From the back cover:
The incomparable Horatio Hornblower has been designated commodore of his own squadron of ships, led by the two-decker Nonsuch and bound for the Baltic. It is 1812, and Hornblower has been ordered to do anything and everything possible, diplomatically and militarily, to protect the Baltic trade and to stop the spread of Napoleon’s empire into Sweden and Russia. Though he has set sail a hero, one misstep may ruin his chances of ever becoming an admiral. Hostile armies, seductive Russian royalty, nautical perils such as ice-bound bays, assassins in the imperial palace—Hornblower must conquer all before he can return home, as his instructions are to sacrifice every man and ship under his command rather than surrender ground to Napoleon.
Many things about this book were great. Hornblower’s personality has undergone some gradual changes since we last saw him, and the differences are handled with skill. One doesn’t feel that one’s being hit over the head with it, and he certainly continues to be as self-conscious and internally conflicted as ever. I also really liked the Baltic setting, the multitude of clever ideas Hornblower comes up with and executes, and many of the supporting characters introduced, particularly Lieutenant Mound, who takes up emulating Hornblower’s mannerisms and is at once competent and endearing.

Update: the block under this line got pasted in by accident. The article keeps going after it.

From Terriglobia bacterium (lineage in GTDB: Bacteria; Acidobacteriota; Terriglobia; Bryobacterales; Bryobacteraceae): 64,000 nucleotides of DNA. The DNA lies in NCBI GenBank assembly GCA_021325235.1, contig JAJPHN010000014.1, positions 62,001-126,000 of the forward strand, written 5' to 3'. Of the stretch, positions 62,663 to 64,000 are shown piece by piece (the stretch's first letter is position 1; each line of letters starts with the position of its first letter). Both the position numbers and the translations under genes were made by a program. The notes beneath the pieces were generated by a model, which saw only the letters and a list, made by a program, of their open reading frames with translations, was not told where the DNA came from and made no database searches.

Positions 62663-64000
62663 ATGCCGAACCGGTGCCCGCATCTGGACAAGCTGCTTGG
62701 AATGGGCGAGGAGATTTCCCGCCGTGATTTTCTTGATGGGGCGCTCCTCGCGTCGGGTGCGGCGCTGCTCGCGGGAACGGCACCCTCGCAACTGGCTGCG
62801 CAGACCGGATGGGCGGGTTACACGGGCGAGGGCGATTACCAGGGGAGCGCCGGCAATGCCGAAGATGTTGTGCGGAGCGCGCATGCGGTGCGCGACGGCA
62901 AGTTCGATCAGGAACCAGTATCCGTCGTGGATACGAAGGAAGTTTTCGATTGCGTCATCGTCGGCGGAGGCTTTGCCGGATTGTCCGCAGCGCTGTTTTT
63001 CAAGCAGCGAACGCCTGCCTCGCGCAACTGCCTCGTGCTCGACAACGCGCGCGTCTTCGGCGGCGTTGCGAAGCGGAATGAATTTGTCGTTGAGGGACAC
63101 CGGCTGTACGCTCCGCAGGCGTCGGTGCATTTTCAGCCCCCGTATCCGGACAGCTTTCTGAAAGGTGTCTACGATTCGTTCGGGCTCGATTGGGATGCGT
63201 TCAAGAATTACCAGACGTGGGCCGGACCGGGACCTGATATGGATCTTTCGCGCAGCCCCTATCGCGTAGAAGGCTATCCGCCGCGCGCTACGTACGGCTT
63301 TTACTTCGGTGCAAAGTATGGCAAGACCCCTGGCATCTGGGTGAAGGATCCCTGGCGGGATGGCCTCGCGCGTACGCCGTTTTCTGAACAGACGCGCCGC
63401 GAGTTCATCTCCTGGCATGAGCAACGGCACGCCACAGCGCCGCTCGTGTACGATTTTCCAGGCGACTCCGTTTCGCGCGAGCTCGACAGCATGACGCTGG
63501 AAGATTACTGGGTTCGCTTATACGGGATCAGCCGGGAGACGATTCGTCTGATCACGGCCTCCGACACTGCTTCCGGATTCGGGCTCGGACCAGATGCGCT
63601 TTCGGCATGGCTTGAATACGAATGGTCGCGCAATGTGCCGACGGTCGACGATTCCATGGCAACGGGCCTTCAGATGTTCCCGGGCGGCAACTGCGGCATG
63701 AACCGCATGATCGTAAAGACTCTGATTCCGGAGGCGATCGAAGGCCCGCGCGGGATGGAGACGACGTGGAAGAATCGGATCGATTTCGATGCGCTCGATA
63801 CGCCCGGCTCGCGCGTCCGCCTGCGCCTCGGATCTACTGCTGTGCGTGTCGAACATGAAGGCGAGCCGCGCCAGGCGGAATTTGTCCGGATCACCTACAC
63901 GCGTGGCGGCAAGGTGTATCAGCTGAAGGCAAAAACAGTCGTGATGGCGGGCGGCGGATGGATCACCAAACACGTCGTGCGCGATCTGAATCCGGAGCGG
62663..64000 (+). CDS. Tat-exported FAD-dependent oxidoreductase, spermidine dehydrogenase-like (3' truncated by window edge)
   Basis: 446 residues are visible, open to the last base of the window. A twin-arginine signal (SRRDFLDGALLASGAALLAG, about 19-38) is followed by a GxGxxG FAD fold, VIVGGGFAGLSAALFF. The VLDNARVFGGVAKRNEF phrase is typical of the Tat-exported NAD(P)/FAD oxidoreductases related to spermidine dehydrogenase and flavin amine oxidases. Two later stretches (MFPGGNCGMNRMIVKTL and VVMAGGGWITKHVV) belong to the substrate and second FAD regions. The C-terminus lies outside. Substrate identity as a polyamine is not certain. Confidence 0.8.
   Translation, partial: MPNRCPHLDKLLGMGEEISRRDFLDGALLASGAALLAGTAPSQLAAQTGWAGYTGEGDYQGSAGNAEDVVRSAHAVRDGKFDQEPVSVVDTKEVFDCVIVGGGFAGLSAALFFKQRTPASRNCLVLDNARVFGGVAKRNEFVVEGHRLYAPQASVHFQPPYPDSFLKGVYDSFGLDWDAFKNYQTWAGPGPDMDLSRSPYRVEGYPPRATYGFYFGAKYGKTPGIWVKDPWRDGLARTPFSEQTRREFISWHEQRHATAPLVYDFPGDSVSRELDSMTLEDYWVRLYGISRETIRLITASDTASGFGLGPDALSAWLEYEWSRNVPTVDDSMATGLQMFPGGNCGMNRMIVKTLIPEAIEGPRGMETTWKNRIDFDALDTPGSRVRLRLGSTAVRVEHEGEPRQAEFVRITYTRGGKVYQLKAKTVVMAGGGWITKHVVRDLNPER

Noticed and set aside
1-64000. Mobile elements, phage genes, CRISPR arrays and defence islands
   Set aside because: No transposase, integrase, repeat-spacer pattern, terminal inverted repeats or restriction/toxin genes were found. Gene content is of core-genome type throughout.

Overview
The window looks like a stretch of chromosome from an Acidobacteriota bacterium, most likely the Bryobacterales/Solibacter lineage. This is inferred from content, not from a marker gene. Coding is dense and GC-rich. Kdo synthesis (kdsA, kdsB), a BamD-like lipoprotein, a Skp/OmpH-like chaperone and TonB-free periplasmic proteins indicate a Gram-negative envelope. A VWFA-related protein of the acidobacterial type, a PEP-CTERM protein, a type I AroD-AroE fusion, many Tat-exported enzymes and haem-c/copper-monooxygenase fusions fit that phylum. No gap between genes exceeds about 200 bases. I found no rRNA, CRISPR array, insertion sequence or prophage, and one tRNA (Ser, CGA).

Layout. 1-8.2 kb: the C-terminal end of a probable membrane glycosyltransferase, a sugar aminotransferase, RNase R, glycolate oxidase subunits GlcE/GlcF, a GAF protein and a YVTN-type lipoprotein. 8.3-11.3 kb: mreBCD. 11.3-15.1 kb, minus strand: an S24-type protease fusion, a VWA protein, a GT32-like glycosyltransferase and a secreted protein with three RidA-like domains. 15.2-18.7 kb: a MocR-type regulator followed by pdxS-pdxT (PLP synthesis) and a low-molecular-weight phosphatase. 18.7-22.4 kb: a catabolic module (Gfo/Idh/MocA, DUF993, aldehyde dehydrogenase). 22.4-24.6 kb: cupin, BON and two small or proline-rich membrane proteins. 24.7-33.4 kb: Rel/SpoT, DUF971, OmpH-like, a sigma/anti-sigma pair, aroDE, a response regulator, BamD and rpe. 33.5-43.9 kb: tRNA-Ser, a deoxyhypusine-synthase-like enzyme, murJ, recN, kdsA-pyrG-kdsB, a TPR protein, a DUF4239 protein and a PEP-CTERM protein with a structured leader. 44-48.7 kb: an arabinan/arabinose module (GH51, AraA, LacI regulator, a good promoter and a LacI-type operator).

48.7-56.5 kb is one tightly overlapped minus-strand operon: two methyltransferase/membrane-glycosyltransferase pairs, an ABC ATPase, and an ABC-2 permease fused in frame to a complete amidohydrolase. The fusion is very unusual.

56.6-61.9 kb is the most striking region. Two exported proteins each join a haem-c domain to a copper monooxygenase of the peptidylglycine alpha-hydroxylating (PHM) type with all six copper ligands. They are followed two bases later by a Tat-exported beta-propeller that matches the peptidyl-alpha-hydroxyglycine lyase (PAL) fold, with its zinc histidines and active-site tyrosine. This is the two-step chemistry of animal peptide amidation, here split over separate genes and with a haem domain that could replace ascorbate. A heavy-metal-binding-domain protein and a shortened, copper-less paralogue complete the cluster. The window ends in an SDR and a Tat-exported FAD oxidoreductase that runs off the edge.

However, I have to take issue with a few things. Firstly, there are two instances where Hornblower suffers a prolonged bout of stupidity, first where he can’t identify a sound and later when he fails to realize another man’s intentions, which just came across as really OOC. Secondly, it is strongly implied that Hornblower did something for which he, judging from behavior in the past, should have had raging guilt and regret but apparently does not.
While these flaws were certainly annoying, the story was strong enough to overcome them, and I ultimately enjoyed it very much.